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7.5 Level 3: Setting Up Continuous Integration

The channel we defined above (see Level 2: The Repository as a Channel) becomes even more interesting once we set up continuous integration (CI). There are several ways to do that.

You can use one of the mainstream continuous integration tools, such as GitLab-CI. To do that, you need to make sure you run jobs in a Docker image or virtual machine that has Guix installed. If we were to do that in the case of Guile, we’d have a job that runs a shell command like this one:

guix build -L $PWD/.guix/modules guile@3.0.99-git

Doing this works great and has the advantage of being easy to achieve on your favorite CI platform.

That said, you’ll really get the most of it by using Cuirass, a CI tool designed for and tightly integrated with Guix. Using it is more work than using a hosted CI tool because you first need to set it up, but that setup phase is greatly simplified if you use its Guix System service (see Continuous Integration in GNU Guix Reference Manual). Going back to our example, we give Cuirass a spec file that goes like this:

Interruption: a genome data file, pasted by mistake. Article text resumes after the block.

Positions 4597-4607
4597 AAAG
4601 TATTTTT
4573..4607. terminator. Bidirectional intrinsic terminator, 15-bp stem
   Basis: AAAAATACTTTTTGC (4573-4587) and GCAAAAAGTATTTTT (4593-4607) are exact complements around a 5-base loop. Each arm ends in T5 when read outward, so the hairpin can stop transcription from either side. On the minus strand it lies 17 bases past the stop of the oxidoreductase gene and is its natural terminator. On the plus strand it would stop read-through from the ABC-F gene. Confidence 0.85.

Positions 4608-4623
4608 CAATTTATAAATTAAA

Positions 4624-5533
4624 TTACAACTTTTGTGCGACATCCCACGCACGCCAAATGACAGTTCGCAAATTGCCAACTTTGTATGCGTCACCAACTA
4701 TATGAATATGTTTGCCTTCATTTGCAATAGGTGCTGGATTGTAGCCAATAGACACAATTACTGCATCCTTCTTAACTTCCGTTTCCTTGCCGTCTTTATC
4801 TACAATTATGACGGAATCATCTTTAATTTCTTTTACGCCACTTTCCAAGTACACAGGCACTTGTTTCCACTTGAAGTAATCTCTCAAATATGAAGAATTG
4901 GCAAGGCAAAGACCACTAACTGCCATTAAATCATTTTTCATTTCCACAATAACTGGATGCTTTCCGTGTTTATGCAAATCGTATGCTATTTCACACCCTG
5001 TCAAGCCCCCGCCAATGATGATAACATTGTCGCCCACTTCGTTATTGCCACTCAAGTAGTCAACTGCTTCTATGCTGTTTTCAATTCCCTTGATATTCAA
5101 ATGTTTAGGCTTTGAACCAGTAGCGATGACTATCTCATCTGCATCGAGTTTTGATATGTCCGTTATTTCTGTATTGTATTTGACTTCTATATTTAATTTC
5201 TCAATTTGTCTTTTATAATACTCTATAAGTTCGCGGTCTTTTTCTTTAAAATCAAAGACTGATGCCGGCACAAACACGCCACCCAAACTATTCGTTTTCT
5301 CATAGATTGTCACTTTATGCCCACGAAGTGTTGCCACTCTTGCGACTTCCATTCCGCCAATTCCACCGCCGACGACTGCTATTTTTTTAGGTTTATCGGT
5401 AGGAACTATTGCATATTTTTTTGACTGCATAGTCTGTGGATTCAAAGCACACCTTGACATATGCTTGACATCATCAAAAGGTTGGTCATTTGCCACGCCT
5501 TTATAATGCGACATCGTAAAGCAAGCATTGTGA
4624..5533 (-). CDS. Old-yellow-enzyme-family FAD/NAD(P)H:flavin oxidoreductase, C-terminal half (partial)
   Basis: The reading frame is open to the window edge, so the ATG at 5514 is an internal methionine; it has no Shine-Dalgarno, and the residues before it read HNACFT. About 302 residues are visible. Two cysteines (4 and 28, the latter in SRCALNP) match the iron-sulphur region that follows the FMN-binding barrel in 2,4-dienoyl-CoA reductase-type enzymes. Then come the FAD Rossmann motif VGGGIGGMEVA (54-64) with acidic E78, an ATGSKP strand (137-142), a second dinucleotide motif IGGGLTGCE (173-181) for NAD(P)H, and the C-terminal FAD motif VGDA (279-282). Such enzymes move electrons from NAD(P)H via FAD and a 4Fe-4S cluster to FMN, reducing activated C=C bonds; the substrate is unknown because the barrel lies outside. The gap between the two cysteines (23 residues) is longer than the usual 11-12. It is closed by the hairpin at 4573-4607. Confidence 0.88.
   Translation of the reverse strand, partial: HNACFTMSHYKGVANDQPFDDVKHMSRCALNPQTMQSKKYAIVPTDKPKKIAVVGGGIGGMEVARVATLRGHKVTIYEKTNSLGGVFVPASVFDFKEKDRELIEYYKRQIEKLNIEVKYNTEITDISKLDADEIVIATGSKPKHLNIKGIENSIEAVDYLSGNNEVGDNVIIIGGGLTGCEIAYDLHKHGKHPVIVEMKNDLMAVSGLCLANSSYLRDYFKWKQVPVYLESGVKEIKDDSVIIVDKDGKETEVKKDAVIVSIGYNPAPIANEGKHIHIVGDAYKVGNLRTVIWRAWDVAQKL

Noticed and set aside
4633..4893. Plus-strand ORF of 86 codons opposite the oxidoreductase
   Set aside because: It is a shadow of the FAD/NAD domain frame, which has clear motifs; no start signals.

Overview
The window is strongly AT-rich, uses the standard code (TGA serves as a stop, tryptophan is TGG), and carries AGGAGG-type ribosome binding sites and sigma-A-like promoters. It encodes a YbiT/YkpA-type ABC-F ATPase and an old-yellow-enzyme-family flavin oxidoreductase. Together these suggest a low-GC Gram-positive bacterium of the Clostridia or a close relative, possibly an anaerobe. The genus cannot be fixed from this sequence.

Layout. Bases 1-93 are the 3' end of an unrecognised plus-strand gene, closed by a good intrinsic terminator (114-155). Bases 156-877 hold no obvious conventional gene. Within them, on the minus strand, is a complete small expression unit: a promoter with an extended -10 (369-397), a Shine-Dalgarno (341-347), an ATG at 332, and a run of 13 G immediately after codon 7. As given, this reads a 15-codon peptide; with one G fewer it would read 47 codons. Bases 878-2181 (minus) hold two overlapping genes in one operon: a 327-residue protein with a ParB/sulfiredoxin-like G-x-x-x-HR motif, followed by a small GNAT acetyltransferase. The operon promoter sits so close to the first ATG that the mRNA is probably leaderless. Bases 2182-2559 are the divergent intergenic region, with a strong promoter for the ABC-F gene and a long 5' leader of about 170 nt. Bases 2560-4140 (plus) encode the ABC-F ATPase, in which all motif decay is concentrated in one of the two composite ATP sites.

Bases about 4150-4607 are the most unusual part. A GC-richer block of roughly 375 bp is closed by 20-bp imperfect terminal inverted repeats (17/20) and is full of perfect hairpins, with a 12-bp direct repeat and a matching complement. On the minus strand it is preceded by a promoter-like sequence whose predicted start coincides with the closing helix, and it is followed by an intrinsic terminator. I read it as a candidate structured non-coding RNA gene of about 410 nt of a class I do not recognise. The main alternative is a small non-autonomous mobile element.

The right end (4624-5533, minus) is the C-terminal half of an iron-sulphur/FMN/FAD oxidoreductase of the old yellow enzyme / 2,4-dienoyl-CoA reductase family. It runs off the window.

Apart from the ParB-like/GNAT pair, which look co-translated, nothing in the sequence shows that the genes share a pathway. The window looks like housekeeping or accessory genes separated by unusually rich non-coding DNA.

;; Cuirass spec file to build all the packages of the ‘guile’ channel.
(list (specification
        (name "guile")
        (build '(channels guile))
         (append (list (channel
                         (name 'guile)
                         (url "")
                         (branch "main")))

It differs from what you’d do with other CI tools in two important ways:

From a developer’s viewpoint, the end result is this status page listing evaluations: each evaluation is a combination of commits of the guix and guile channels providing a number of jobs—one job per package defined in guile-package.scm times the number of target architectures.

As for substitutes, they come for free! As an example, since our guile jobset is built on, which runs guix publish (see Invoking guix publish in GNU Guix Reference Manual) in addition to Cuirass, one automatically gets substitutes for guile builds from; no additional work is needed for that.

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